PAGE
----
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Christ the King Sunday

This portion of stained glass of a cross and palm branch surrounded by a jeweled crown is part of the “Jesus and the Children” window on the south side of the historic Main Sanctuary (1908) at First United Methodist Church of Pensacola, Florida.

Sunday Before The First Sunday of Advent (Date Varies)

Christ the King Sunday or Reign of Christ Sunday is the newest high holy day in the church, instituted in 1925 by Pope Pious XI. It was designed to combat the rise of secularism and nationalism in the world by stating that it was Christ who has true authority over human life. As nationalism grew in the world, the day was embraced by most protestants as well to offer a theological antidote.

While originally celebrated the Sunday after All Saints Day, it was moved to the last Sunday of the church year. This gives the day a special significance, reminding us that Christ has the final word in history. The day is heavy in apocalyptic themes and is a celebration that Christ will return and set all things right. This future-oriented theme dovetails perfect with the season of Advent, which begins with a focus on the Second Coming of Christ.

Because Advent is a penitential season this day retains elements of carnival, the celebration before a fast. For Americans this day also falls near Thanksgiving, and can give a theological purpose to the week before advent.

To celebrate Christ the King Sunday we are making a Crown Roast of Lamb, one of the most beautiful and ornate entrees imaginable.

The “crown” is formed by connecting at least two racks of lamb, end to end into a circular shape with the rib bones sticking up. Those rib bones are frenched, or cleaned, for presentation, which makes the two racks of lamb look even more like a crown.

The symbol of a cross passing through a crown is a common Christian symbol found in church stained glass, especially of this era. The emblem is often interpreted as symbolizing the reward of heaven (the crown) coming after the trials of earthly life (the cross). The cross and crown image in this window also includes a palm branch, reminding the viewer of the events of Holy Week. During Holy Week Jesus is welcomed into Jerusalem with palm branches on Palm Sunday (palm), is crucified on Good Friday (cross), and is resurrected on the third day, which we celebrate on Easter Sunday (crown). This window was sponsored by the  family of Thomas S. Hannah during the original construction of the sanctuary in the early 1900s.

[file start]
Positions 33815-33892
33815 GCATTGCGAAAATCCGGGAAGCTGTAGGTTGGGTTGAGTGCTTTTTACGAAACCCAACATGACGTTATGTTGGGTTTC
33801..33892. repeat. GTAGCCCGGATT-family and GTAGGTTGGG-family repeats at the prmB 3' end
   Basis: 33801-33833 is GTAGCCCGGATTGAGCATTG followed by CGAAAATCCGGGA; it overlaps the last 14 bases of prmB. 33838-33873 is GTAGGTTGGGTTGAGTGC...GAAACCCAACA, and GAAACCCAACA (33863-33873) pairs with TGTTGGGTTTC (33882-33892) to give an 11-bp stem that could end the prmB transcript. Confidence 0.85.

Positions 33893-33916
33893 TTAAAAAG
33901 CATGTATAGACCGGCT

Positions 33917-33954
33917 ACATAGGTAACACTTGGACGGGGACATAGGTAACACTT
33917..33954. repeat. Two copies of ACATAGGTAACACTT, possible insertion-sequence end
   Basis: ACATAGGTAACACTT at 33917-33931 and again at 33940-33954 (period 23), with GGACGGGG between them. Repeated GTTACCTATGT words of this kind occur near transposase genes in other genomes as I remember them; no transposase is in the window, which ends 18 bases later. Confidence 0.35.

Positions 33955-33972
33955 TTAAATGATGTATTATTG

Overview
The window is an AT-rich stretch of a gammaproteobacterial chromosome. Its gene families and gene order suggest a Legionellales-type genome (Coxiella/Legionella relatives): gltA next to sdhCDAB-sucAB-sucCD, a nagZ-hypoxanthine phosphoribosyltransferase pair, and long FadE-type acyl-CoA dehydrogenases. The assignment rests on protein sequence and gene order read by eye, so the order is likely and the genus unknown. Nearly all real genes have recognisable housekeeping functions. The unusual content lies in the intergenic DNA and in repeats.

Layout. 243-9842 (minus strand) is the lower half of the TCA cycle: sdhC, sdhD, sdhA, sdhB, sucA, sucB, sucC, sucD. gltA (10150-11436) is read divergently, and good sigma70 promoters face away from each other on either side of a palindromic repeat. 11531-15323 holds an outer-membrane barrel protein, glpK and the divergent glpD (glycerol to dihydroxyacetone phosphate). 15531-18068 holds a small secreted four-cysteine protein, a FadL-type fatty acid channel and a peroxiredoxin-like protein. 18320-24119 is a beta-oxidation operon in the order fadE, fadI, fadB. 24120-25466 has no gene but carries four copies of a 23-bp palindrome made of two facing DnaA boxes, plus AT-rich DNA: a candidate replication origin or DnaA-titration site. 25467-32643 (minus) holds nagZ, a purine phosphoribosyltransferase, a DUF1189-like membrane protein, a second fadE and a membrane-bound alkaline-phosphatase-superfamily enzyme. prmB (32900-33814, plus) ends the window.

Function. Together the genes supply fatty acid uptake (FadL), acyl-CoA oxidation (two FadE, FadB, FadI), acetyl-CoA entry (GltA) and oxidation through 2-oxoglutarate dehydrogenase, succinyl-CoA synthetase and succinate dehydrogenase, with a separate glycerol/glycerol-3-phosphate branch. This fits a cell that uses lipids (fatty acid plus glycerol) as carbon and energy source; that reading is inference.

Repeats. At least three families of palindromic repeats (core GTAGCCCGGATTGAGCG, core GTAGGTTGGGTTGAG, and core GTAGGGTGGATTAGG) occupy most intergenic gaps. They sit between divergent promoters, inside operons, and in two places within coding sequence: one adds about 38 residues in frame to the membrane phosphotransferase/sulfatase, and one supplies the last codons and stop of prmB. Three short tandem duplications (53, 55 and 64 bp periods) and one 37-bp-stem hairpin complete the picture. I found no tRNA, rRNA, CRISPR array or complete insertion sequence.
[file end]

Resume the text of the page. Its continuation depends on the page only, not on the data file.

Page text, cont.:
Crown Roast of Lamb

Crown Roast of Lamb

Course: Entrée


  • 1 crown roast of lamb, prepared by a butcher

  • salt and pepper


  • Preheat oven to 200°F and position the oven rack low enough to fit the crown roast. Season the crown roast with salt and pepper. Place roast on a rack in a rimmed baking sheet and roast for about 1 and 1/2 hours or until the lamb registers 115°F in the center.
  • When the lamb reaches 115°F, remove it from oven. Increase the oven to highest possible temperature. Cover the lamb rib bones with foil. Return the lamb to the oven, this time checking the temperature every 5 minutes until it is browned and an instant-read thermometer inserted into thickest part registers 125 to 135°F. This should take around 10 minutes. Let rest for at least 15 minutes before enjoying.